Prices for blenders typically start from $50 and reach up to over $1,200 for high-end models. Our survey revealed Aussies tend to look at budget-friendly options and spend an average of $129 on a new model, typically having kept their previous model for about five years before purchasing. This may explain why value for money was seen as the most important factor of overall satisfaction. Price was also listed as the number one reason consumers chose to buy a certain model (41%), followed by features (29%), brand (19%) and capacity (9%).
In any case, no matter how much you fork out, it’s going to be a waste of money if you don’t actually use your new blender! That may be the case for the respondents who admitted they don’t use their countertop appliance as much as they originally thought (20%). A similar number of people even said they bought their blender as an impulse purchase (17%).
Smoothie makers (otherwise known as personal blenders) are designed to produce one serving for each use, while regular blenders can blend larger quantities. Smoothie makers also tend to have limited functionality, fewer automatic functions (if at all), and one or two speed settings. You can buy small personal blenders that are portable and cordless so you can create and drink smoothies on the go. How convenient!
Blenders, on the other hand, are more versatile and can often chop, purée, liquefy, juice, crush ice and mix a wider range of cold and hot foods, rather than just fruits and liquids.
Blenders and food processors share a few similarities, but blenders tend to be better at producing smooth textures and handling liquids. Food processors are alternatively more suitable for dealing with heavier ingredients like dough and chunky vegetables and usually come with a bowl that can fit more ingredients. Food processors also require a bunch of attachments to perform functions, with chopping, shredding, slicing, mixing, and puréeing being the basics. Meanwhile, blenders can switch it up with just the press of a button.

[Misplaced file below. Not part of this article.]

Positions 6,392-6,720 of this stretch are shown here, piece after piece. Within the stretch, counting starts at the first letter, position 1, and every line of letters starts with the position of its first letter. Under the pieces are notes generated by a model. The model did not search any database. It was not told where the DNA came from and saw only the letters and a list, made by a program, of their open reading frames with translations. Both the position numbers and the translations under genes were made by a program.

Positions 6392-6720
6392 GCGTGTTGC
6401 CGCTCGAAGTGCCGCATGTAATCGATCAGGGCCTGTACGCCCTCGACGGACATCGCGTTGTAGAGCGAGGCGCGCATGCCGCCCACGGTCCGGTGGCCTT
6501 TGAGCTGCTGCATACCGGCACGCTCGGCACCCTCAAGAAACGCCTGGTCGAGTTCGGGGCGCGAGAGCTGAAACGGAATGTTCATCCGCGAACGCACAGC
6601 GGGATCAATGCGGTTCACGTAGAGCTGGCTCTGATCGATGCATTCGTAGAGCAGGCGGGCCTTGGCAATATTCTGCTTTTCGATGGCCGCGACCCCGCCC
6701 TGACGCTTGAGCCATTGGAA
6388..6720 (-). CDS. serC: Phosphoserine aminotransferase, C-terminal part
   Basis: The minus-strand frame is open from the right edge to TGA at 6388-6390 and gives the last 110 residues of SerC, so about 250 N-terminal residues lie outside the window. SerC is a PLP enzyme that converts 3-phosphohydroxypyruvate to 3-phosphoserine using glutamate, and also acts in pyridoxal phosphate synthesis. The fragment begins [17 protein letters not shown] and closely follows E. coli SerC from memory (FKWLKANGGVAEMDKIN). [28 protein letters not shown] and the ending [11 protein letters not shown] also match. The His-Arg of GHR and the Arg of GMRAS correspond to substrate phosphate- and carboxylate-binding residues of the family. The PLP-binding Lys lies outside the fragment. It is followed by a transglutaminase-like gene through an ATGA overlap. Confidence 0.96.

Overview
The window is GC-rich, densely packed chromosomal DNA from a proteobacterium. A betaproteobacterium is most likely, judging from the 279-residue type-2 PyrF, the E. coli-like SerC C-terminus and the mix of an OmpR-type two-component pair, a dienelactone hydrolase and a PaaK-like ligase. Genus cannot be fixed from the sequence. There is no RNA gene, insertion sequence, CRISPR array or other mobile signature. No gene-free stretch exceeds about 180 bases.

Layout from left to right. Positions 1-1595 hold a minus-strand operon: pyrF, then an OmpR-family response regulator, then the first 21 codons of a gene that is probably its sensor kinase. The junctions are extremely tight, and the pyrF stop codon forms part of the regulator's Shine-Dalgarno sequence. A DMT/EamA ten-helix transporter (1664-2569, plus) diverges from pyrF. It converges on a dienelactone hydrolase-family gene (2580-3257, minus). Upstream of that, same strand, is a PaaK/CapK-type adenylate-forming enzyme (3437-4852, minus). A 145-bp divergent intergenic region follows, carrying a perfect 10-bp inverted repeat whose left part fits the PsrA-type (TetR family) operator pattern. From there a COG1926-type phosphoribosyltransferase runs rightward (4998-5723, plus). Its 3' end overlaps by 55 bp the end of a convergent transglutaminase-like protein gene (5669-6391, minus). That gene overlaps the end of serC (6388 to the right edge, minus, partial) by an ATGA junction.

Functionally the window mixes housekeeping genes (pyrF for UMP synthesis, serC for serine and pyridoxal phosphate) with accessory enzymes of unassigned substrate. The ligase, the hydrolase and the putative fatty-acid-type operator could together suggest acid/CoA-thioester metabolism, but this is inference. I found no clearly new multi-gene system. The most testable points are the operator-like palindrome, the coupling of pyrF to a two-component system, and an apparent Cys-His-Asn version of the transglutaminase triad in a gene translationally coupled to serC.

Some people scoff at the thought of a blender and will try to get all their nutritional needs through their three square meals a day. However, for those with a tight schedule, or who don’t feel like stomaching a cup full of kale, a blender is clearly a very useful grab-and-go option. They can also make food preparation much easier.
Blenders might even be a staple appliance, especially as they become increasingly versatile and easy to use. You can expect auto-clean functions and multiple modes like juice, chop, mix, purée, chop and grind. These are available at a wide range of price points, with the number of automatic settings often dictating the price. But that’s not to say you won’t find a cheap blender packed with a ton of programs (and vice versa!).
Putting price aside, Aussie shoppers want a blender that’s simple to handle and can get the job done without a hitch. One in four consumers (25%) we surveyed also make sure to purchase a model with dishwasher-safe parts. Below are the key factors that influence customers’ overall satisfaction:
So, before spending $100+ on a blender, consider if you actually need or really want one. If you’re just buying a blender to fit in with the trend, you’ve probably bought a $100 paperweight. But if you can see yourself making smoothies, soups and juices, then it should be a worthwhile investment!
Whatever your decision is, we hope our ratings have provided a useful tool to help you decide which brand you should go with.
This report was written by Canstar Blue’s home & lifestyle journalist, Tahnee-Jae Lopez-Vito. She’s an expert on household appliances, grooming products and all things grocery and shopping. In addition to translating our expert research into consumer-friendly ratings reports, Tahnee spends her time helping consumers make better-informed purchase decisions on all manner of consumer goods and services, while highlighting the best deals and anything you need to be aware of.
Picture credits: Lidante / Shutterstock.com, Drazen Zigic / Shutterstock.com, Photographee.eu / Shutterstock.com, Pixel-Shot / Shutterstock.com.
*Prices are taken from respective retailers and Appliances Online, correct as of January 2022.
Canstar Blue surveyed more than 3,000 Australian adults across a range of categories to measure and track customer satisfaction, via ISO 26362 accredited research panels managed by Qualtrics. The outcomes reported are the results from customers within the survey group who have purchased a new blender in the last two years (note: this excludes Thermomix) – in this case, 571 people.
Brands must have received at least 30 responses to be included. Results are comparative and it should be noted that brands receiving three stars have still achieved a satisfaction measure of at least six out of 10. Not all brands available in the market have been compared in this survey. The ratings table is first sorted by star ratings and then by mean overall satisfaction. A rated brand may receive a ‘N/A’ (Not Applicable) rating if it does not receive the minimum number of responses for that criteria.
Here are the top-rated blenders, as rated by Aussies in Canstar Blue’s 2022 review:
Here are the previous winning brands of Canstar Blue’s blender ratings:
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*Prices correct as of publication date.